According to Chalache, she was not aware of the existence of the Cabin prior to showing it to Hirschfield. Her impression of the home when they toured it was that it appeared to be new in that "it smelled great. It looked very shiny on the inside . . . it looked very nice." Neither Chalache nor Hirschfield noticed any mold in the Cabin when they walked through it, and Chalache did not become aware of any information prior to closing that would have indicated a mold issue with the home. Chalache asserted that if she had become aware of any mold in the Cabin, she would have disclosed that information to Buyers.

         Buyers further claimed that Chalache "received notice that the Home was previously involved in a foreclosure and . . . was built four (4) to five (five) years or more prior to the date Buyers purchased the Home." Chalache testified that she only looked at the Seller's warranty deed to ascertain if both lots were on one deed, as the appraisal had revealed that the Cabin sat on two lots instead of merely one. Upon reviewing the deed at the hearing, she acknowledged the fact that Bank was the grantor perhaps meant that the property had been in foreclosure. She did not testify, however, that a foreclosure would definitively be an adverse fact. Rather, Chalache acknowledged that a prior foreclosure, the year built, and the age of a home could have a negative impact on the value of a property.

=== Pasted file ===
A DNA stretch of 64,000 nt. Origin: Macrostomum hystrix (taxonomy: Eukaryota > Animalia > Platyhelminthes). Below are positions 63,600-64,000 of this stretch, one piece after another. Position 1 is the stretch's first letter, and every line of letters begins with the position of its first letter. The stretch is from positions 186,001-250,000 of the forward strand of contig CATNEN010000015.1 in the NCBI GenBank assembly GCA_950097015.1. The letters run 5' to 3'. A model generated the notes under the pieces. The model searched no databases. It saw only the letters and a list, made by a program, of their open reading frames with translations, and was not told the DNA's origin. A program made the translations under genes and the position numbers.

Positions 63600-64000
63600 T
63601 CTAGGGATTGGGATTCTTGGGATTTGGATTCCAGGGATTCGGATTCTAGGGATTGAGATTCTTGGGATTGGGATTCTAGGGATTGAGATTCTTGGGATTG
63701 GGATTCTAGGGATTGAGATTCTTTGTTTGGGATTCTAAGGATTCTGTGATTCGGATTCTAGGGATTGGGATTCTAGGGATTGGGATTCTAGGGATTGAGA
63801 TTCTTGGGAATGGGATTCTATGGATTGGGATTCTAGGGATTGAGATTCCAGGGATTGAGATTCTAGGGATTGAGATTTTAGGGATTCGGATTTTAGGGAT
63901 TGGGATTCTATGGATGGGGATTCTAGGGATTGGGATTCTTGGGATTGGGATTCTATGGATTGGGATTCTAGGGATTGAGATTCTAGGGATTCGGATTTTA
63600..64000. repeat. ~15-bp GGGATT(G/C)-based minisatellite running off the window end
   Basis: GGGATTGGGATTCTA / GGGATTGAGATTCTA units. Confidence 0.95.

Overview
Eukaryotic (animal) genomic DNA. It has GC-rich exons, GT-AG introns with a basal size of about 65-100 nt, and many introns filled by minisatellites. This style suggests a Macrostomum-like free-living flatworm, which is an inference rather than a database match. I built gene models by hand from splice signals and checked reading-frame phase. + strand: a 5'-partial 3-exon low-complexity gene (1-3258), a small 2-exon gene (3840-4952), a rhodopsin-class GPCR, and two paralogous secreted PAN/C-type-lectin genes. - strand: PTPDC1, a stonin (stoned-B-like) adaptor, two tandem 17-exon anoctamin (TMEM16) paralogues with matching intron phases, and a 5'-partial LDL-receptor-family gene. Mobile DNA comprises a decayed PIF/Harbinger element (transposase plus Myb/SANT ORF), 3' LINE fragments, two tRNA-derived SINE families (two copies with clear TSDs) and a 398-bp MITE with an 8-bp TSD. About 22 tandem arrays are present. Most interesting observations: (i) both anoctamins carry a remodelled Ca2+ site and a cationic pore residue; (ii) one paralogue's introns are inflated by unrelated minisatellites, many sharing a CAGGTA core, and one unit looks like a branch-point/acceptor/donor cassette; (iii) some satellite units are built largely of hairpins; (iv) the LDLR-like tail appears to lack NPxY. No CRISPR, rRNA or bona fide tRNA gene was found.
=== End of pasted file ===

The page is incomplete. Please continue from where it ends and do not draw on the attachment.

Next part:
Chalache e-mailed Seller's warranty deed to Hirschfield prior to the closing. Accordingly, Buyers had been provided the same information known to Chalache: the MLS listing, the CRS Property Report, [7] Seller's disclosures, Buyers' home inspection report, and Seller's warranty deed. Additionally, Hirschfield acknowledged that she received and read a copy of the title search report for the Cabin. Further, Haynes received a copy of the appraisal for the Cabin and Hirschfield reviewed his copy. These documents revealed the history and value of the Cabin and apparently raised no issues for Buyers.

         On July 28, 2014, Chalache and Century 21 filed their motion for summary judgment. Following a hearing on October 31, 2014, the trial court entered an order on November 21, 2014 granting the motion. The court found that there were no genuine issues of material fact concerning the following:

1. The critical issue in this lawsuit is the mold found at the Plaintiffs' cabin at 1431 N. Arbon Lane.
2. There is no evidence whatsoever that Defendants Lynn Chalache and Century 21 were aware of mold being present in this house.
3. Ms. Chalache provided everything she knew about the cabin.
4. There is no proof that Ms. Chalache had knowledge of mold or concealed mold from the Plaintiffs.
5. There is no proof that the condition of the house itself would put anyone on notice that there was mold in the house.
6. An independent home inspector conducted an inspection of the house and furnished a report.
7. This report was provided to the buyers and there was no mention of mold in that report.
8. The Plaintiffs had the same information that Ms. Chalache and Century 21 ...